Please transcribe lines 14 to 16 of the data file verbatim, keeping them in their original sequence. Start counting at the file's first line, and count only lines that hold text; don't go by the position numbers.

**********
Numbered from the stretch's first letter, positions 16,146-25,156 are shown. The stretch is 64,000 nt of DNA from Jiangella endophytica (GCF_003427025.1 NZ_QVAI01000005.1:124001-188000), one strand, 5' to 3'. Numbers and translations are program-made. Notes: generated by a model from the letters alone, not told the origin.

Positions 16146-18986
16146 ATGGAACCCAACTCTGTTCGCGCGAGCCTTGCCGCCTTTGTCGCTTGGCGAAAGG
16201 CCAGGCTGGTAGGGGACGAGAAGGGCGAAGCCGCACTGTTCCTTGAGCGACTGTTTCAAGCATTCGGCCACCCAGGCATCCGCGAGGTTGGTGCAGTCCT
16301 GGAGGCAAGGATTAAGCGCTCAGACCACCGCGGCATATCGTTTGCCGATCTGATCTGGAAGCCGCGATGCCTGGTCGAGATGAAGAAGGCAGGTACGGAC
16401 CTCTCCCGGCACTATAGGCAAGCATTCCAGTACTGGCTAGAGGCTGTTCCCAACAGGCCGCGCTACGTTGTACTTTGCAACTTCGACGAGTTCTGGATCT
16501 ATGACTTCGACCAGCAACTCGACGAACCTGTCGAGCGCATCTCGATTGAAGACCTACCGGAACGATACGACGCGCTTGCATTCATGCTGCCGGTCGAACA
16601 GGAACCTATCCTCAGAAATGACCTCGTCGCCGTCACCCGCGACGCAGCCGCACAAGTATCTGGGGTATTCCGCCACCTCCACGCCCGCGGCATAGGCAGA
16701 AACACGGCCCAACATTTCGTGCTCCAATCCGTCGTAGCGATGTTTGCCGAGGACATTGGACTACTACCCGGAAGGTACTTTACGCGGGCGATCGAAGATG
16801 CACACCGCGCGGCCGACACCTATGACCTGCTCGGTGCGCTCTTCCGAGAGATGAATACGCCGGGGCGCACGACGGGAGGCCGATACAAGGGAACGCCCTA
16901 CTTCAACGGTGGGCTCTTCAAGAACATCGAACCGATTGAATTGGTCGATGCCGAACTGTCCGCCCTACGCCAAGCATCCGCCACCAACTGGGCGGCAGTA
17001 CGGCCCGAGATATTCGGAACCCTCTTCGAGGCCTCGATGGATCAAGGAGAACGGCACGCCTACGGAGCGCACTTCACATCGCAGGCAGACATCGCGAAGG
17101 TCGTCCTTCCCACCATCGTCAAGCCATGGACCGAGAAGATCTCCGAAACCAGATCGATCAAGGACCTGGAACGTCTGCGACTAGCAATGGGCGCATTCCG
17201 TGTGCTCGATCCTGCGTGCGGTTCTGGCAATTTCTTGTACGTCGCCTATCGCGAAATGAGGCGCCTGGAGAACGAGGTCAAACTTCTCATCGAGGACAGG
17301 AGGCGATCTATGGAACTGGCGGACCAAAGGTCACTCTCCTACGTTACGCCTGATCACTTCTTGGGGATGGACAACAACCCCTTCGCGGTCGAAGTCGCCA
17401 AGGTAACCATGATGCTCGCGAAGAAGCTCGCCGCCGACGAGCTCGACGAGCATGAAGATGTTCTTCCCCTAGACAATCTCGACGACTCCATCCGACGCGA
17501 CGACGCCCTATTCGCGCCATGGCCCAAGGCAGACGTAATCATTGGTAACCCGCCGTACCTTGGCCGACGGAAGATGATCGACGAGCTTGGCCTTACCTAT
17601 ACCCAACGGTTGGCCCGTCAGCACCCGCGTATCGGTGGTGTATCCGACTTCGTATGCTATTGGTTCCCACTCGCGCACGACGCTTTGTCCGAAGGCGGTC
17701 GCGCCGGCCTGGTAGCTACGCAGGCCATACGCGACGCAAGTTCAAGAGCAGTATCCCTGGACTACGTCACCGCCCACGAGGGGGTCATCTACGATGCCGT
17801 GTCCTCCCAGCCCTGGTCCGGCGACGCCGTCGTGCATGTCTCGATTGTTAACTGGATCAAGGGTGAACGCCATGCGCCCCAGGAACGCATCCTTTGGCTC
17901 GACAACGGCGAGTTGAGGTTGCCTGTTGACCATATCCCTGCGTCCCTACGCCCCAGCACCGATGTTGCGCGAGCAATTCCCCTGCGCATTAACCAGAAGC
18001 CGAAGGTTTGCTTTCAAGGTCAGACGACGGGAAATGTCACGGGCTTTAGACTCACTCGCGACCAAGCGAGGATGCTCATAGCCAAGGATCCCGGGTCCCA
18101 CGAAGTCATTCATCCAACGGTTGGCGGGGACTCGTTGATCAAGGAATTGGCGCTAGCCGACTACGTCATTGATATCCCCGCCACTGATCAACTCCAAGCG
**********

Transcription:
17201 TGTGCTCGATCCTGCGTGCGGTTCTGGCAATTTCTTGTACGTCGCCTATCGCGAAATGAGGCGCCTGGAGAACGAGGTCAAACTTCTCATCGAGGACAGG
17301 AGGCGATCTATGGAACTGGCGGACCAAAGGTCACTCTCCTACGTTACGCCTGATCACTTCTTGGGGATGGACAACAACCCCTTCGCGGTCGAAGTCGCCA
17401 AGGTAACCATGATGCTCGCGAAGAAGCTCGCCGCCGACGAGCTCGACGAGCATGAAGATGTTCTTCCCCTAGACAATCTCGACGACTCCATCCGACGCGA